Aus­tralia’s on­shore refugees re­main stuck in le­gal limbo

Global Times US Edition - - WORLD -

The Aus­tralian govern­ment has re­jected calls to ex­pe­dite visa ap­pli­ca­tions of 30,000 asy­lum seek­ers who have been stuck in le­gal limbo in the coun­try for more than five years, a report re­leased on Wed­nes­day shows.

The plight of hun­dreds of refugees held in Aus­tralia’s off­shore de­ten­tion cen­ters on Nauru and Pa­pua New Guinea’s Manus Is­land has long been in the global spot­light.

But rights groups and the op­po­si­tion have called on the govern­ment to ad­dress chal­lenges faced by those in Aus­tralia.

In a report re­leased Wed­nes­day, the Aus­tralian Hu­man Rights Com­mis­sion de­tailed 31 rec­om­men­da­tions it said would im­prove pro­tec­tions for 30,000 refugees who ar­rived in Aus­tralia be­fore the start of 2014, in­clud­ing fast-track­ing their visa ap­pli­ca­tions.

Can­berra has re­jected all of the rec­om­men­da­tions, doc­u­ments re­leased by the Com­mis­sion show.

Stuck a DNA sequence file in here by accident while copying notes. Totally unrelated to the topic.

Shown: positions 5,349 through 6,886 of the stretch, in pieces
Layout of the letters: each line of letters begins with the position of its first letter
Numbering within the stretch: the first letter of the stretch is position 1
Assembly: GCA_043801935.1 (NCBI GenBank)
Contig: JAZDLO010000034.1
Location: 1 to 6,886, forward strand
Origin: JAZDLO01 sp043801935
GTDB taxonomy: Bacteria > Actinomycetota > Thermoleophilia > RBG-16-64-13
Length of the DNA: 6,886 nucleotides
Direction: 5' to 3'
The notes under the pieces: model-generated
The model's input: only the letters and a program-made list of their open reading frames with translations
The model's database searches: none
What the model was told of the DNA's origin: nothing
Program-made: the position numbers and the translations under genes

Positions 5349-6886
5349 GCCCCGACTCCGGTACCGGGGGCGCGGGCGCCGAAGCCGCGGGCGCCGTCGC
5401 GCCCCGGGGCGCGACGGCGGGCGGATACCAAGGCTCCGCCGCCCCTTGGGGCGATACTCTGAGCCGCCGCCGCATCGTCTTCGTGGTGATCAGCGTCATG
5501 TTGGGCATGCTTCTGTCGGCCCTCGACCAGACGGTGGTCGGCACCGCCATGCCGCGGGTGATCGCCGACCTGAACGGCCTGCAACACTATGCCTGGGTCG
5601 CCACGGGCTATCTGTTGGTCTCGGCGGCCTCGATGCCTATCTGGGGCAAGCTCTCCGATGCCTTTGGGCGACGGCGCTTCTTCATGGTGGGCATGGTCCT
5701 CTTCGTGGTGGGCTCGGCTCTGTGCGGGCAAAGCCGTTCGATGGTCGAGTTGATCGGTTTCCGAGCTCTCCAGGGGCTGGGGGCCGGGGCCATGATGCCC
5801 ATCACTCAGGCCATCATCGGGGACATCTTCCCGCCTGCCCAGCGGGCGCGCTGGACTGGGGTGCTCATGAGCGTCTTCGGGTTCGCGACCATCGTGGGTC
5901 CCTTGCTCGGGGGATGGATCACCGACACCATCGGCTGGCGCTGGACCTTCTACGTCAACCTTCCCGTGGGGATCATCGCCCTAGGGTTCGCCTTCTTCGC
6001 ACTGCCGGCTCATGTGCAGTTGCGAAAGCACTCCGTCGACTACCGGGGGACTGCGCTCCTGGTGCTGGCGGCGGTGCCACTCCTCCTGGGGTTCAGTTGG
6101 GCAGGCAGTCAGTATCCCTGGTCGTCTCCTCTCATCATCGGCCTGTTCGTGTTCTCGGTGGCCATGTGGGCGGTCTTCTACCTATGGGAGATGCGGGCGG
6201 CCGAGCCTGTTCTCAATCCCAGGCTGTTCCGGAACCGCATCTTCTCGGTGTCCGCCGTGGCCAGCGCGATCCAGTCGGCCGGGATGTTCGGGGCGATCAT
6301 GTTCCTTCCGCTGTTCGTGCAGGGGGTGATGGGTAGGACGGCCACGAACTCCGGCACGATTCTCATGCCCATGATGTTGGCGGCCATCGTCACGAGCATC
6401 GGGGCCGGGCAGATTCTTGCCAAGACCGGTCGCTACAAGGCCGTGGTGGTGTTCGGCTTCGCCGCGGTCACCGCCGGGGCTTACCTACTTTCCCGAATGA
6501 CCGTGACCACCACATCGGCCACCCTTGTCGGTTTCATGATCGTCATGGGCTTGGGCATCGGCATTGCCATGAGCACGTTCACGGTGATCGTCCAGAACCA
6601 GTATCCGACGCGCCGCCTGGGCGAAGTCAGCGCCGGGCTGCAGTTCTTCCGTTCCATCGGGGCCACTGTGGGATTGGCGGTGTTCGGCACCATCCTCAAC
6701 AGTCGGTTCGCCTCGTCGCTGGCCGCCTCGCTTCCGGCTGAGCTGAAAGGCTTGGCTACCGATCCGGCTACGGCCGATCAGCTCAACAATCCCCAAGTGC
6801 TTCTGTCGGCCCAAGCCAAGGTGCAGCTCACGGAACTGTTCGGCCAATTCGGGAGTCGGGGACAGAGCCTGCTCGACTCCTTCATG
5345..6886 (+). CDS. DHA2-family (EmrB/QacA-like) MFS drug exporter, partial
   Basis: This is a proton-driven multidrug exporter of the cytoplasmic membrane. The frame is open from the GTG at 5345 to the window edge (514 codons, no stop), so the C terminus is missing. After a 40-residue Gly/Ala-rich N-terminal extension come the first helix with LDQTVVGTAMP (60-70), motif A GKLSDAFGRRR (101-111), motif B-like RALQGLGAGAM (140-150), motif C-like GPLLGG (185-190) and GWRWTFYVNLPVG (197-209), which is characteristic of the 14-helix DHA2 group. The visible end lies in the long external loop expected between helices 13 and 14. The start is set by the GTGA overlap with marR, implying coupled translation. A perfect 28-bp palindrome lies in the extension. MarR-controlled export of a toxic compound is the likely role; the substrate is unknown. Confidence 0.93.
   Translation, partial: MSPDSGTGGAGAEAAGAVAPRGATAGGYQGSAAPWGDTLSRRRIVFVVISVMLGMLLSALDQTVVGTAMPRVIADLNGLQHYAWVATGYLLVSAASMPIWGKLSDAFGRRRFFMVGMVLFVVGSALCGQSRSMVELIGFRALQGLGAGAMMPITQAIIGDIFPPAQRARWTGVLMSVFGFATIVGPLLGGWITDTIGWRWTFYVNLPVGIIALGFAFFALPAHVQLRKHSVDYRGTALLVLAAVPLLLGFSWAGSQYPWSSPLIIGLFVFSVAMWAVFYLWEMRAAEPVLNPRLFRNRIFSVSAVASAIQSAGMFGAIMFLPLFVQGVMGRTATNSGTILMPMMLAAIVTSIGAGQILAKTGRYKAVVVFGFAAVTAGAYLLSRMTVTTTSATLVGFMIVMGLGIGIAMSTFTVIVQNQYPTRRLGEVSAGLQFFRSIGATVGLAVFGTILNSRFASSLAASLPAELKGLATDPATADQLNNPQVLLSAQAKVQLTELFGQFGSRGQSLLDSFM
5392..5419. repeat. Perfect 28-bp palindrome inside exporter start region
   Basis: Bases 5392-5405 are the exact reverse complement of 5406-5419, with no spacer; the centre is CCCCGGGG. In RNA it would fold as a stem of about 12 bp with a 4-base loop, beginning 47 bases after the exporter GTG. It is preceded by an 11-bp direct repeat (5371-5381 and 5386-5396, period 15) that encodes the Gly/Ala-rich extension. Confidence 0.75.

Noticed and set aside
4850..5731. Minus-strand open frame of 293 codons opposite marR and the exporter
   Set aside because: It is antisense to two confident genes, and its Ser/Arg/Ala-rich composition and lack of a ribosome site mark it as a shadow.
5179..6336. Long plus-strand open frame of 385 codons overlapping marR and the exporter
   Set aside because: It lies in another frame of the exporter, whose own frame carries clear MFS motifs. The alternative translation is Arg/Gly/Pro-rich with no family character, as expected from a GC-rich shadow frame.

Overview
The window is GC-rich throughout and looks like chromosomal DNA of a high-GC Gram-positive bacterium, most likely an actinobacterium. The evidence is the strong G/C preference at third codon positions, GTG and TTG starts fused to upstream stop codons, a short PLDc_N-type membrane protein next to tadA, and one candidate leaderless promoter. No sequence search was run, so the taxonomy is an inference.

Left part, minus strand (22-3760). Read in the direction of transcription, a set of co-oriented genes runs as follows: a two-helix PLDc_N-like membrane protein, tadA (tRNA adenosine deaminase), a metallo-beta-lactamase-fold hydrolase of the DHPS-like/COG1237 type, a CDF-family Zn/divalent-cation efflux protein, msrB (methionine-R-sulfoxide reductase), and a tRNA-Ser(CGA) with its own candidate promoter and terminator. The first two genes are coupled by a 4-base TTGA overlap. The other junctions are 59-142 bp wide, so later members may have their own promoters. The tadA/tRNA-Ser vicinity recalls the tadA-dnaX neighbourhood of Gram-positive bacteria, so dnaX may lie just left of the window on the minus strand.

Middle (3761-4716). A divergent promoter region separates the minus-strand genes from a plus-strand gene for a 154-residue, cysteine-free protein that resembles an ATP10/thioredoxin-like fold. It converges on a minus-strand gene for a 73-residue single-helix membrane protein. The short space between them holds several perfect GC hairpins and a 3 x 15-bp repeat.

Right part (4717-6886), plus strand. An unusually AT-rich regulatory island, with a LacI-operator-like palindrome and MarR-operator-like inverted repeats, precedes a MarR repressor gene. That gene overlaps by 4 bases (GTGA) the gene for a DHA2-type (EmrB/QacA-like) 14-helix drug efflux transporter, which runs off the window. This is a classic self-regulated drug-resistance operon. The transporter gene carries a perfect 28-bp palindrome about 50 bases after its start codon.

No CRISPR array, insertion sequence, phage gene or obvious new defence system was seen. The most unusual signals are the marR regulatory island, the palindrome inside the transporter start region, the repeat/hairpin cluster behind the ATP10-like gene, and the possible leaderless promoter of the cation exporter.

Known as the “legacy caseload,” the refugees were part of an un­prece­dented wave of asy­lum seek­ers who at­tempted to reach Aus­tralia by boat be­tween 2009 and 2013.

Most of them are able to live among the gen­eral pop­u­la­tion and some are able to work, de­pend­ing on their sta­tus.

But the wave of ar­rivals saw the govern­ment in­sti­tute its con­tro­ver­sial off­shore pro­cess­ing pol­icy that saw new boat ar­rivals sent to Nauru and Manus.

The Com­mis­sion said pol­icy changes over time mean the on­shore refugees have still not had their claims as­sessed, so they re­main in­el­i­gi­ble for per­ma­nent res­i­dency sta­tus and have lim­ited ac­cess to sup­port ser­vices.

“Th­ese peo­ple face pro­longed de­lays in as­sess­ing their refugee claims, with lim­ited govern­ment sup­port to meet their health and other needs,” Hu­man Rights Com­mis­sioner Ed­ward San­tow said in a state­ment.

“They risk se­vere de­te­ri­o­ra­tion in their liv­ing con­di­tions and men­tal health, with many at higher risk of sui­cide.”

The Home Af­fairs Depart­ment said in its re­sponse that many of the group do have to ac­cess the same fi­nan­cial, ed­u­ca­tion and health ser­vices avail­able to other Aus­tralians. wang­[email protected] glob­al­times.com.cn

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